I find this stroke very useful on those long
hauls to just be able to change the pace
while getting thru those 10,000 strokes it sometimes takes to complete a trip. I also find it very useful to carry this stroke a little further and spin it at the end during the return, that is let the blade rotate 180o. This makes it
feather very natrually.
Wall Mount Boat Racks
Sport Cases (Electronics)
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|Messages in this Topic|
Posted by: old_user on Jan-01-07 2:55 PM (EST)
I agree, especially on those long solo trips.
Posted by: old_user on Jan-03-07 10:26 AM (EST)
Kevin, nice article but I have to admit that I never have been laughed at for switching sides. I use a bent shaft almost excusively (why doesn't everyone?) and still fail to recognize the advantages of the variations of the J-stroke used by my straight shaft peers. The two major flaws with J-stroke type technique (incuding the new flavor of the week, Canadian stroke) is that 1) it is not as effecient as a forward stroke on the other side because you are still using a form of rudder. Read: less distance with more energy expenditure. And 2) Extending paddling on the same side is what chiropractors dream about. It is bad bio-mechanics to stay on one side, which can lead to back problems and motion injuries.
canadian stroke reply|
Posted by: old_user on Jan-03-07 2:13 PM (EST)
You're right that the bent-shaft is much more effecient. The only reason I prefer to not use that method is that it doesn't match my character and reason to be out there - I'm in no hurry. And you're right about the kneeling as well. I figure once you are past 40 the knees definitely give out. My buddy was kneeling because I was rocking the boat too much up at the bow tryijng to get the picture.
more feedback; the Cdn stroke|
Posted by: old_user on Jan-03-07 6:00 PM (EST)
Kevin you are a gentleman for your humble response to the previous poster. i wish i was a polite Canadian like you because while his stated response "This email's purpose is not meant to start a silly debate over why the hit 'n swith method is usually better to use and better for you" may be true, the purpose seems more to be to tell you/us how stupid you/we are for using the antiquated kiddie stroke we learned from a boy scout manual, and how he should know- he's a genuine and worldly pro, unlike you. what an arrogant and condescending jerk.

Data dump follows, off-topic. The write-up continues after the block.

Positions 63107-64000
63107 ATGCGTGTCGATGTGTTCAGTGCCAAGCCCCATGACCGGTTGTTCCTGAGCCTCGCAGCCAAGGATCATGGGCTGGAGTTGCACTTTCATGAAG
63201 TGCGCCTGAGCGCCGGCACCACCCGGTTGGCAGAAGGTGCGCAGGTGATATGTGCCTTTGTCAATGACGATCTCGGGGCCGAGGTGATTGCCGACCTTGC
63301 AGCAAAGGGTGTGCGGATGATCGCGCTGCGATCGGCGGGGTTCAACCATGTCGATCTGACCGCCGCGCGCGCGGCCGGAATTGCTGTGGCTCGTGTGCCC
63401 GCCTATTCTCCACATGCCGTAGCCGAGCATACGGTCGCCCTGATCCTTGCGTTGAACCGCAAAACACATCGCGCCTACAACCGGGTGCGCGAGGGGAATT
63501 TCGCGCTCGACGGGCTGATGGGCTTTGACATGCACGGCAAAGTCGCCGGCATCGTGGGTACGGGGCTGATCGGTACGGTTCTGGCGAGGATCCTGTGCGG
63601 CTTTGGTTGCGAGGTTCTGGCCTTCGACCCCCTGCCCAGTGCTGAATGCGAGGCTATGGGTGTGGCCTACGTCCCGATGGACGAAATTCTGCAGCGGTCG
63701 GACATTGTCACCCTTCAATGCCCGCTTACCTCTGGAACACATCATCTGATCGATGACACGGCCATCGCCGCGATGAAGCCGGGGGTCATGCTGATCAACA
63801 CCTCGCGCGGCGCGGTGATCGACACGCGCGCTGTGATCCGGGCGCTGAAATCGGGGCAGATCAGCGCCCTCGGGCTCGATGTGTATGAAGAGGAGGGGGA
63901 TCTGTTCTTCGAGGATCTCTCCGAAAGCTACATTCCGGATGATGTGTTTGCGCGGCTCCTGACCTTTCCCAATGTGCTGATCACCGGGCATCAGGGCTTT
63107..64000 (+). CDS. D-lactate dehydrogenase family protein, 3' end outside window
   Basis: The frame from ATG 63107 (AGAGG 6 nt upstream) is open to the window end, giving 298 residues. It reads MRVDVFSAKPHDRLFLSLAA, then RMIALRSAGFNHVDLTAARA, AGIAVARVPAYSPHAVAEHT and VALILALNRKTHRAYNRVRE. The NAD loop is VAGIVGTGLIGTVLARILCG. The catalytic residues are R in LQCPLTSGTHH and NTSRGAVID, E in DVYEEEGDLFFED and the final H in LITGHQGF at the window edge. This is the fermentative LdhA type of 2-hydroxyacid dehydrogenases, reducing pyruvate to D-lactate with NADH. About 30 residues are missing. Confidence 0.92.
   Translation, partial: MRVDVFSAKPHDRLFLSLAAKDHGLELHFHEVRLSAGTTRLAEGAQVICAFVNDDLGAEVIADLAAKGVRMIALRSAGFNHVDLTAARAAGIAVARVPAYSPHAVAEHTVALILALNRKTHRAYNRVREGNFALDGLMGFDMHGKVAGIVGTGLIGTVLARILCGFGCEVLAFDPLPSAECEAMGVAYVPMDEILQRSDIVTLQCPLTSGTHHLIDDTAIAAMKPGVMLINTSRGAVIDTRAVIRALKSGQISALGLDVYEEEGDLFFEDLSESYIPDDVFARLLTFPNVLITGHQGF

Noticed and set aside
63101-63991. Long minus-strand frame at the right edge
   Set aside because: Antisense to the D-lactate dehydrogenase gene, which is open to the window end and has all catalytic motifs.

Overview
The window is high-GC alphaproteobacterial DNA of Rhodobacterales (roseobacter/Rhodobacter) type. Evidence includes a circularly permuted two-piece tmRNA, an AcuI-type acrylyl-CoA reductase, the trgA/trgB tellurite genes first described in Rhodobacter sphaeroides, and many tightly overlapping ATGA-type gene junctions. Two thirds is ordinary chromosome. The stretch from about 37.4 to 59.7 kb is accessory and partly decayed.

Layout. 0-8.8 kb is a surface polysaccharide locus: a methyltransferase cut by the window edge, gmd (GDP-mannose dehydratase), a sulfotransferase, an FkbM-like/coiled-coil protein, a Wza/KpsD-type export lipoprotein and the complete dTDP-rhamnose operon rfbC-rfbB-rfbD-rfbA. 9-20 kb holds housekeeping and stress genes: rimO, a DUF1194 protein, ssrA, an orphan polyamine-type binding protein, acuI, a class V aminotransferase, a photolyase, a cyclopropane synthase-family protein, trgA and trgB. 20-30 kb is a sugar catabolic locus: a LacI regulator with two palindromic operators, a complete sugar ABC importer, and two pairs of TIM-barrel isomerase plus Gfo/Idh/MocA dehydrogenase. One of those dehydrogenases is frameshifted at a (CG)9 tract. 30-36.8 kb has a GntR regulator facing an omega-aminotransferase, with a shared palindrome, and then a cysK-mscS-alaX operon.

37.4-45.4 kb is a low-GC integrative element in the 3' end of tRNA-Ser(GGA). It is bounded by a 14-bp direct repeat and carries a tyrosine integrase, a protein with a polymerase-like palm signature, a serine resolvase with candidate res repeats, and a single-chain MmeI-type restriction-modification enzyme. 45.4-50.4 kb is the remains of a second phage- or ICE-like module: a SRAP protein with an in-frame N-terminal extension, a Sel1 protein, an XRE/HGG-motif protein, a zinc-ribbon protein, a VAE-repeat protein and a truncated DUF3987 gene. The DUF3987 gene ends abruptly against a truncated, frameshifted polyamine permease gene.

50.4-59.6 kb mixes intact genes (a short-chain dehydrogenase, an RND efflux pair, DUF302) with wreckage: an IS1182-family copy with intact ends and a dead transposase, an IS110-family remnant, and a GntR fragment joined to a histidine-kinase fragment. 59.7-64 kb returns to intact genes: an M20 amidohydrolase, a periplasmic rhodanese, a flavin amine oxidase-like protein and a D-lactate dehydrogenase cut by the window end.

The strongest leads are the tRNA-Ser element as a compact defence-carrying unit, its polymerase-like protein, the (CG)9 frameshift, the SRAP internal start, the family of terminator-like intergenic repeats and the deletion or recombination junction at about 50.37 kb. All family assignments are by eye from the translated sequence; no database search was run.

Posted by: old_user on Jan-04-07 6:41 AM (EST)
James, You are right, Kevin is a true gentleman. I apologize if my response was offensive in any way as it was meant to be helplful. I am not an arrogant jerk, as you indicated, but since we don't know each other I will leave it at that. The sport of canoeing is not growing and today's kids do not seem as interested. I find this sad. If there is any feedback I can give to help the sport in a constructive manner, I will. Please use this forum as an educational tool and leave the name calling in your middle school cafeteria. It does not have a place here. John
Posted by: old_user on Jan-04-07 10:05 AM (EST)
of my original post. you confirm what you are.
the bigger picture|
Posted by: old_user on Jan-06-07 10:21 AM (EST)
I think all three of us should go on a canoe trip together; it's obvious you're just as passionate about canoeing (and talking about canoeing)then I am. All points made about the proper stroke to use is correct - but the big picture here is that all three of us like to go paddling (no matter how we get ourselves across the water). I actually have one canoe partner who uses a bent-shaft in the bow and I use a tradtional paddle in the stern. This shouldn't work, and we definitely get laughed at when we paddle together, but we've done this for a dozen years or so and neither of us will change for the other. It's commical really.